Metric units are widely used by American scientists—like in the Hubble Space Telescope, above—but not by the public.NASA Goddard

Happy World Standards Day! The International Organization for Standardization has declared today, October 14, to be a celebration of the hundreds of engineering and scientific standards from which we all benefit—everything from the length of a meter to the two-letter country code system.

It is a day, in other words, to commemorate cross-national conformance, connection, and collaboration.

But the U.S. will not be observing World Standards Day today, on World Standards Day. Instead, the U.S. will observe World Standards Day next week, on October 23.

This fact first attracted my notice on Twitter, and I had to investigate more. Did the U.S. really honor scientific sameness this, well, sloppily?

The answer is yes—and no.

“Everybody celebrates [World Standards Day] differently,” said Michael Morrell, the executive director of the Society for Standards Professionals. “It doesn’t always happen on the day that ISO declares. But it always happens around the same time in the month.” Canada, for example, is celebrating the holiday a day after the event itself.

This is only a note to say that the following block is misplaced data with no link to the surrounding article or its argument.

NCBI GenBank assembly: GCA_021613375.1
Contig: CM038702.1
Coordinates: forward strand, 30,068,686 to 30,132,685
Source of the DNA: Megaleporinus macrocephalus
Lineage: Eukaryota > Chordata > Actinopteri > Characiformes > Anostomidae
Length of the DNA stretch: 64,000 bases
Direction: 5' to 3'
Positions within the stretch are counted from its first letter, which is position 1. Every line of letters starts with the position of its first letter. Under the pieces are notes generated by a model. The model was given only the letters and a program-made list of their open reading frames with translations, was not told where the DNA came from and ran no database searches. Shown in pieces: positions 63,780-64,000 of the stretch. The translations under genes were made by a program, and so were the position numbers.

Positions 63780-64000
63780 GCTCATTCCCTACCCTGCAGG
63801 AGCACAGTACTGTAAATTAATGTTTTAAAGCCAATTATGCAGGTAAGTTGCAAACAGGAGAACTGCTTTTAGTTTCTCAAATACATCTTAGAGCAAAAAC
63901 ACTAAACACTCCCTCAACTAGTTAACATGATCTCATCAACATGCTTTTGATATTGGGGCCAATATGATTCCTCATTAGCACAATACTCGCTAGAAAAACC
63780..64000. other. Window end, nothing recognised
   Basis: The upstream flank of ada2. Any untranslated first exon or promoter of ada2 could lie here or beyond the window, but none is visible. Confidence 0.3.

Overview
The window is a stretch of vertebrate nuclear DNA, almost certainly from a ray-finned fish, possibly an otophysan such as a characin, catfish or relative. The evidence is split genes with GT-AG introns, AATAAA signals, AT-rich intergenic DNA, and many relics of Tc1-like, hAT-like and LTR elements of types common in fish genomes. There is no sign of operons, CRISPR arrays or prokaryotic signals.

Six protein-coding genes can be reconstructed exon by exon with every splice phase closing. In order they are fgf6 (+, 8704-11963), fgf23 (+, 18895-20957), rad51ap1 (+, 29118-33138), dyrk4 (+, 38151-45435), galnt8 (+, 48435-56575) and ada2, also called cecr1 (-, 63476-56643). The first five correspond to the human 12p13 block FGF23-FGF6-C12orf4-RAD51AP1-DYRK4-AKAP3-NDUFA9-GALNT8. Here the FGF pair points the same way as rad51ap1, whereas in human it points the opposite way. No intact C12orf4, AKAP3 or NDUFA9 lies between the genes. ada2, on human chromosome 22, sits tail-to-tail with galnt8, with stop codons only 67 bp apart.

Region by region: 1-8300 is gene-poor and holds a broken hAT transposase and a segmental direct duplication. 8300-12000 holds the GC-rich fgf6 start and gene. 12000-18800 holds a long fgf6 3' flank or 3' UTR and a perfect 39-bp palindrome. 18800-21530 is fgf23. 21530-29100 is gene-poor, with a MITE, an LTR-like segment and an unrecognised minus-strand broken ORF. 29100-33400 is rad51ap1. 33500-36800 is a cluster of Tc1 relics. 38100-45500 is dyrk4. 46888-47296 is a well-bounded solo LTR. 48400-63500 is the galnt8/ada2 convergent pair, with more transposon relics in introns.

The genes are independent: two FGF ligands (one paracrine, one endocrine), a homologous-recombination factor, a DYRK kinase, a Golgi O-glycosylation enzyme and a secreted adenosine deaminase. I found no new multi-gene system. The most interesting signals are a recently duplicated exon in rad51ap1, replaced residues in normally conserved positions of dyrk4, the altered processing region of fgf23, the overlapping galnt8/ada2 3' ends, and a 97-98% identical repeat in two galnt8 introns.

Morrell told me that the American observance of World Standards Day in fact follows an entire week of standards-themed activity. Award ceremonies and meetings in Washington, D.C., will precede the big reception and dinner on October 23, which marks the official U.S. observance of World Standards Day.

I’m being slightly cheeky, but the idea behind the World Standards Day is a good one. Standards are crucial and ubiquitous to our understanding of modern life. The International Organization for Standardization—better known by its French abbreviation as ISO—helps set everything from the ID system for shipping containers to photographic film speeds (ISO 400, 800, etc.).

So why not celebrate them with a gala dinner? Besides, American proponents of international standards may need to embrace the slogan “better late than never," as we are, as of last year, the only country in the world that hasn’t adopted the metric system.

We want to hear what you think about this article. Submit a letter to the editor or write to letters@theatlantic.com.